The NY Times July 22 Circuits section in the print edition had an interesting article about ďgranite-grinding Xerox machinesĒ, machines that reproduce stone carving. Studio Roc in North Hollywood and Johnson Atelier Technical Institute of Sculpture in Trenton were mentioned as places where this technology is used.
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  #6  
Old 08-05-2004, 03:00 PM
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Re: Rabid Prototyping

machines replace men when the job calls for redundancy.

many years ago, I saw a multi router setup which could reproduce a wood carving x6 the guide followed the contours of the original and the screamers trimmed out the waste wood for 6 copies-----once upon a time, a master would carve a table or chair leg and the apprentices would carve out another 6-8-10 etc copies

so the apprentices were replaced by the multi-router setup and that is being replaced by cad-cam machines-----now if we could just train the machines to rid themselves of any residual aesthetic they could mass produce "modern art"
~ŅŰ

whither hence
Rod(sculptor)
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  #7  
Old 08-05-2004, 05:50 PM
anne (bxl) anne (bxl) is offline
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Re: Rapid Prototyping; Rodin and the masses

Quote:
Originally Posted by fritchie
He was denied admission to the Ecole des Beaux Artes (sp?), the premier government-funded fine-art school of his day, but admitted to the corresponding technical school (Ecole Superiore ?), and thatís where he received his training. He worked as an assistant in a clay production factory from about the age of eighteen to nearly forty, I think, before receiving recognition for work he did in Belgium. (Iím sure someone will clear up misstatements I may have made here.)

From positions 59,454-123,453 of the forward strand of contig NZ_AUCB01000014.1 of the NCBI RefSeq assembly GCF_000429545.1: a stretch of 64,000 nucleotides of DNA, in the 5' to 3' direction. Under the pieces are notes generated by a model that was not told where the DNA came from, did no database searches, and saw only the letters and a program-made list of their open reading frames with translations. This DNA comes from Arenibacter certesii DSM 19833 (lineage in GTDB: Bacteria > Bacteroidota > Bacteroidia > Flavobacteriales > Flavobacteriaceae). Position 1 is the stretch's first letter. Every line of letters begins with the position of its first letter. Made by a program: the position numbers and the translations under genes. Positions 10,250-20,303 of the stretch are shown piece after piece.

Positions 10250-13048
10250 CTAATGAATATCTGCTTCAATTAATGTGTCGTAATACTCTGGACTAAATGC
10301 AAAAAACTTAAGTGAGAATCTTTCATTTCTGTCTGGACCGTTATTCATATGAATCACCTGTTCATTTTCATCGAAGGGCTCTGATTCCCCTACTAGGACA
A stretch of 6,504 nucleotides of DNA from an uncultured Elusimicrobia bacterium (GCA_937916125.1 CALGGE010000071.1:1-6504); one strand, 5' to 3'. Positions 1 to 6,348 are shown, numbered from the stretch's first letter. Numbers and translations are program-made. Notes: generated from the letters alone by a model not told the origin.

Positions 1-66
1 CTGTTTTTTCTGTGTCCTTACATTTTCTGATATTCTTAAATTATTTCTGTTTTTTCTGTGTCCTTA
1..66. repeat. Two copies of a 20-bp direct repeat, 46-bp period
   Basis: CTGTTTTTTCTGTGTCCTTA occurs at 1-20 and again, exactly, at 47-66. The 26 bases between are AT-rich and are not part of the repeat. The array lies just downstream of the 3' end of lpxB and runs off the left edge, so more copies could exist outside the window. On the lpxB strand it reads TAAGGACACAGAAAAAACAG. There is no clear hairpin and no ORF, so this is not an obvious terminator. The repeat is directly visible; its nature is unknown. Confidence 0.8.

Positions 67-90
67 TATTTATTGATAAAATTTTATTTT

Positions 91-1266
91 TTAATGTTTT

Rodin enter to the CollŤge de France (Ecole supťrieure) where he studied literature, history, etc, before he has been denied to the Ecole des Beaux-Arts (or in spanish Bellas Artes). Then he worked as a craftman for various decoration companies and sculptors, spend a few months in a monastery, was in the army for a while,... and arrived in Brussels at the age of 31 where he stayed about 6 years working as a emergent sculptor. He did his first major work there "l'‚ge d'airain" and went back to Paris at that time: he was 37.... Every one thought that "l'‚ge d'airain" was moulded and not sculpted. For years Rodin has been criticized for his "mouldings"....
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  #8  
Old 08-05-2004, 05:50 PM
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Re: Rapid Prototyping

"machines replace men when the job calls for redundancy."

Rod you make a good point here. However, I think redundant motions/actions can yield spectacular results. How are we to qualify redunancy in art-making? Additonally, I would be inclined to think that the statement would hold truth for a commercial or industrial application--creating widgets--rather than a seeing a single wave of inspiration to fruition.



" know some people tend to admire a piece if they perceive it as being difficult to make, but I donít think the skill or effort necessary to produce a piece is an accurate judge of its quality. Iím thinking more about the adage ďgarbage in, garbage outĒ. In other words, the machine wonít make a bad piece good."

Definately true, Mark. The admiration of a difficult piece also seems to tie in when the spectator's perspective becomes decidely micro or macroscopic.Clearly, process is something at which we marvel--Are we as impressed by a machine as we are with a human?


Fritchie--Why did Rodin abandon his idea? I would assume that later in his life he would have access to some means of mass-producing art. I wonder if he would be an adept of digital sculpture if he were alive today. That said, would he frown upon having his work scanned and reproduced using RP technology?
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Old 08-05-2004, 08:34 PM
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Re: Rapid Prototyping; Rodin and multiples

Quote:
Originally Posted by obseq
"machines replace men when the job calls for redundancy."

Rod you make a good point here. ........